The Chickasaw Nation recently was awarded a federal grant to develop an online curriculum resource for educators in collaboration with the First Americans Museum (FAM), Oklahoma City.

Through the grant, dubbed the Chickasaw Nation Online Educator Resource Planning Grant, the Chickasaw Nation will partner with FAM to develop a publicly accessible online template that will provide K-12 educators with a centralized resource for educational curriculum informed by Oklahoma tribal nations.

The goal of the project is to ensure the histories and cultures of the tribes within the state are accurately portrayed, respected and shared in the classroom, Chickasaw Nation Department of Education Director of Student Development Angela Wrublewski said.

“We hope to create an online resource where a teacher can find a lesson plan that aligns with Oklahoma academic standards in a wide range of subjects and they'll be able to find one that comes from a tribal nation, so we know that it's honoring their story and their history,” she said.

The genesis of the project began with an inquiry from a school in Chickasaw Country requesting First American history lessons from the Chickasaw Nation.
The grant will launch efforts to include many tribal nations to submit updated, accurate information and centralize the curriculum resources for teachers.

“The project aims to strengthen professional relationships amongst tribal nations and educators in Oklahoma and will increase tribal capacity to provide interactive and accurate educational materials online,” she said.

Ms. Wrublewski said partnering with FAM on this project aligned with both organizations’ goals, to share accurate information about First American history and culture and allow each tribe to tell their own story.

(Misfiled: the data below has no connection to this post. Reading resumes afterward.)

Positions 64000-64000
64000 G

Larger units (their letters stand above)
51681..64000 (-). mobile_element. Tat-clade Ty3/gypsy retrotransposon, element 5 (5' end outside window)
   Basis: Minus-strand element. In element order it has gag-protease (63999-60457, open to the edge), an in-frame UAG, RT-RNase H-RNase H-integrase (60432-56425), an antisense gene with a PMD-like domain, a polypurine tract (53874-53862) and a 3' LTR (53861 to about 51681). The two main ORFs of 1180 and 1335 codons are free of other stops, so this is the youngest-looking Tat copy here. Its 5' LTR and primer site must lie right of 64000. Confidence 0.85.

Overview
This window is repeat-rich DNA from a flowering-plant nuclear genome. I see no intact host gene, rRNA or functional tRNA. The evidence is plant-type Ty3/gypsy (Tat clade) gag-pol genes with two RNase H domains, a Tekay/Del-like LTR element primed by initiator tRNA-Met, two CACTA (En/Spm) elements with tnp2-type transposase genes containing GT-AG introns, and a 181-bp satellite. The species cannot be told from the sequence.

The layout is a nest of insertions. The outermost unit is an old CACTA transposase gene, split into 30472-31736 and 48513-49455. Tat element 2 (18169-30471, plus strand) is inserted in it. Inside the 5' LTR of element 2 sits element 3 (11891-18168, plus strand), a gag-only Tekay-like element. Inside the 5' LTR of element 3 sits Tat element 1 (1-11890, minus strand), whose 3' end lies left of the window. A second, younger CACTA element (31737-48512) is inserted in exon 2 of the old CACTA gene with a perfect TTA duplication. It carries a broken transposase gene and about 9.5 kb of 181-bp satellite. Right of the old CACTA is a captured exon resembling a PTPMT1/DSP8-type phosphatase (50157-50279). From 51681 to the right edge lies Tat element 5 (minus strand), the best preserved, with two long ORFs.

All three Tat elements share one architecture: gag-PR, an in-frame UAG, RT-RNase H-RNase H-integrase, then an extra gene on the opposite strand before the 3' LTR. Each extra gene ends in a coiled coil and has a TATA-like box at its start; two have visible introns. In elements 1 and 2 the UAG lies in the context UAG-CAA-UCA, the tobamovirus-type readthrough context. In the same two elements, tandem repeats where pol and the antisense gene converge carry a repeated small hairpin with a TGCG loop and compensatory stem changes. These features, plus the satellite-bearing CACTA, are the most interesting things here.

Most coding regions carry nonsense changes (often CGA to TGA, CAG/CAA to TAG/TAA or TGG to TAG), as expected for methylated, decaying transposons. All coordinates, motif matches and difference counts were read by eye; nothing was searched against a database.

“FAM is honored to partner with Chickasaw Nation Department of Education on this important project to provide tribally produced classroom resources to educators across North America,” said FAM Director of Learning and Community Engagement Adrienne Lalli Hills (Wyandotte Nation).

The grant will build the foundation for the resource for educators, Ms. Hills added.

Awarded by the Institute of Museum and Library Services through the Native American/Native Hawaiian Museum Services (NANH) program, grant funds will support a digital strategy consultant who will conduct a requirement review, gather and inventory assets and develop information architecture.

Additionally, a full-time project coordinator will be employed to engage with diverse stakeholders to collaborate on the creation of a comprehensive plan for the implementation of the educator resource.

About the Institute of Museum and Library Services
The Institute of Museum and Library Services is the primary source of federal support for the nation's libraries and museums.
The Native American/Native Hawaiian Museum Services (NANH) grant program is designed to support Indian tribes and organizations that primarily serve and represent Native Hawaiians in sustaining heritage, culture, and knowledge through exhibitions, educational services and programming, workforce professional development, organizational capacity building and collections stewardship.

To learn more, visit

About First Americans Museum

FAM’s mission is to educate the broader public about the unique cultures, diversity, history and contributions of the 39 tribal nations in Oklahoma today. The 175,000-square-foot facility showcases state-of-the-art exhibitions in history, culture and art; live public and education programs; a full-service restaurant presenting unique Native-inspired cuisine; and a museum shop featuring one-of-a -kind, hand-made items created by Oklahoma’s premier Native American artists.

FAM is located at 659 First Americans Blvd., Oklahoma City.
For more information, visit